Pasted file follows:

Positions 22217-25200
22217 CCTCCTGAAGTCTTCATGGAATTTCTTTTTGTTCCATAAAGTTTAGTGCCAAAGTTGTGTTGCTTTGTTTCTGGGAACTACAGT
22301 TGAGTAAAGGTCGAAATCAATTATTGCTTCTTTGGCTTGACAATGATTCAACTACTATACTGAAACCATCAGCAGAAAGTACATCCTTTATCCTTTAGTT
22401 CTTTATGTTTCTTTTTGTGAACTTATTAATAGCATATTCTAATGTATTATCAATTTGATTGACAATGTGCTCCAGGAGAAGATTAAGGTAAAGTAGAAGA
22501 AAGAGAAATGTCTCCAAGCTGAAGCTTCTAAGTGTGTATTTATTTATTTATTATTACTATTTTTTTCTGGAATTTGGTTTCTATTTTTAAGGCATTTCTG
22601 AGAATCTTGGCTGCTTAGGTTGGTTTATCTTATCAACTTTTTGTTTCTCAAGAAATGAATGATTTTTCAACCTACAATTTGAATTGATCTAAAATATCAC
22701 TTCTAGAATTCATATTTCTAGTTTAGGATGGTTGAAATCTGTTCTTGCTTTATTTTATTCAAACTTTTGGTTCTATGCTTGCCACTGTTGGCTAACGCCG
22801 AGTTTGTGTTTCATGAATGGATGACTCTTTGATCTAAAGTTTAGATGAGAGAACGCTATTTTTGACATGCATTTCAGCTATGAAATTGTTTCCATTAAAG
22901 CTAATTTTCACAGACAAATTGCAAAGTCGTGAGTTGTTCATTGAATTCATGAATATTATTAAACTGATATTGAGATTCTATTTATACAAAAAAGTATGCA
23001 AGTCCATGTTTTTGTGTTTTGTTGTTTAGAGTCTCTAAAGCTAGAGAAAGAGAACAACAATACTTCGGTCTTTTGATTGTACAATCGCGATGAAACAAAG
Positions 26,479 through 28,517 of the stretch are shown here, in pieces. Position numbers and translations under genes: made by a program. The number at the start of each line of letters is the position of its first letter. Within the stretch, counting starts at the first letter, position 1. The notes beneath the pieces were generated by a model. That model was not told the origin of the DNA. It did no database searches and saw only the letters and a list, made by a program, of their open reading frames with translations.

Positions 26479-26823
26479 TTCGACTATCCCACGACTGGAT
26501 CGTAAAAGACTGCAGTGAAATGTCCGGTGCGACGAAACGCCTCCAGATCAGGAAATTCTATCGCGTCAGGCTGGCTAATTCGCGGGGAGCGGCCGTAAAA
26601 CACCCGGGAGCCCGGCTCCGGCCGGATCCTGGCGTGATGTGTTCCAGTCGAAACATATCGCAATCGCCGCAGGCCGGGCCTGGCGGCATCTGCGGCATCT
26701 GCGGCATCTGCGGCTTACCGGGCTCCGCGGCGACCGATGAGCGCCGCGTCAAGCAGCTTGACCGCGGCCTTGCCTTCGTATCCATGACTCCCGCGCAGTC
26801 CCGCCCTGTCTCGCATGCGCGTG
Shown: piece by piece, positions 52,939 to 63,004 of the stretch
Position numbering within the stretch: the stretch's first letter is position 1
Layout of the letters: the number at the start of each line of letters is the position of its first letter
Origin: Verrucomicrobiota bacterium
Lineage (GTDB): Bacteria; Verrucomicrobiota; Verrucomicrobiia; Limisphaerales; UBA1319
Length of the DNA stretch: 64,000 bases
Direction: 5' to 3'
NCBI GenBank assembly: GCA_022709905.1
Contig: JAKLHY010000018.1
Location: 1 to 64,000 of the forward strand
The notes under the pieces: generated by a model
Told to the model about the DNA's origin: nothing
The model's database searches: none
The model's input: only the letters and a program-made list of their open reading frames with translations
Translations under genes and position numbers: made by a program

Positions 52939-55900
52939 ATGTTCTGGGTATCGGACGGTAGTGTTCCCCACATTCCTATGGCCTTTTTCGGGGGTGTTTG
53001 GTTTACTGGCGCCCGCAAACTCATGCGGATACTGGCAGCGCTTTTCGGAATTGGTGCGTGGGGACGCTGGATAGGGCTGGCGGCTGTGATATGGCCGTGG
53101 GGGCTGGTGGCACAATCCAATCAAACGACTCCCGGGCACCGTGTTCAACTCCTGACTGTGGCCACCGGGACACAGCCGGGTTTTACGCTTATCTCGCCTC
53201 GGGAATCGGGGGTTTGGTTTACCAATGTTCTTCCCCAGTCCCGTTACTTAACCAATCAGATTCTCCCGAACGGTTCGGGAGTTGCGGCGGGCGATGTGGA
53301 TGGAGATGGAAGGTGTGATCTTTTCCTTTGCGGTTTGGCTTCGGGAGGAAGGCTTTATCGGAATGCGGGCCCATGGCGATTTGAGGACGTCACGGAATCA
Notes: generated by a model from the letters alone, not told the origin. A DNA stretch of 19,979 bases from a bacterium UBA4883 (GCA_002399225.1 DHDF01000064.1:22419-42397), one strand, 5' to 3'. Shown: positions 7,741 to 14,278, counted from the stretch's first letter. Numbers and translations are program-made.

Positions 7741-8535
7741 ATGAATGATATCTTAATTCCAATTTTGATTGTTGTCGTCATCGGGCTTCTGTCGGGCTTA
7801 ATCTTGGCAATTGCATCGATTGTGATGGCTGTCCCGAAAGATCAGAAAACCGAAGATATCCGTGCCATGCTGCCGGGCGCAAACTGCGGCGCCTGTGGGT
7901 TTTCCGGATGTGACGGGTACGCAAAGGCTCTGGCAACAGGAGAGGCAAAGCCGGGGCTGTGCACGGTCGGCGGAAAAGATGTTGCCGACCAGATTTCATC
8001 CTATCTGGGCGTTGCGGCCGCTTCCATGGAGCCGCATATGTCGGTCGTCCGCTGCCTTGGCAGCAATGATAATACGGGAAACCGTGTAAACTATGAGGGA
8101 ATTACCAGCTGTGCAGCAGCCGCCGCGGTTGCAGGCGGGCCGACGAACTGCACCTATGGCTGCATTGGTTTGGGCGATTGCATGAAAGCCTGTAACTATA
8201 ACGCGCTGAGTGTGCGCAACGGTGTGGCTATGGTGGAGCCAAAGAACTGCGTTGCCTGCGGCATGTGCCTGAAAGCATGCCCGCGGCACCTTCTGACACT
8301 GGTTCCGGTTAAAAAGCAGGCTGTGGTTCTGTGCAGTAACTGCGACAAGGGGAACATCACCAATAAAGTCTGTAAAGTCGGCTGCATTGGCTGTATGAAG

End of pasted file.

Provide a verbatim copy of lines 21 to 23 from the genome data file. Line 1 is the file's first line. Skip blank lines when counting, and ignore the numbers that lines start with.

Origin: Verrucomicrobiota bacterium
Lineage (GTDB): Bacteria; Verrucomicrobiota; Verrucomicrobiia; Limisphaerales; UBA1319
Length of the DNA stretch: 64,000 bases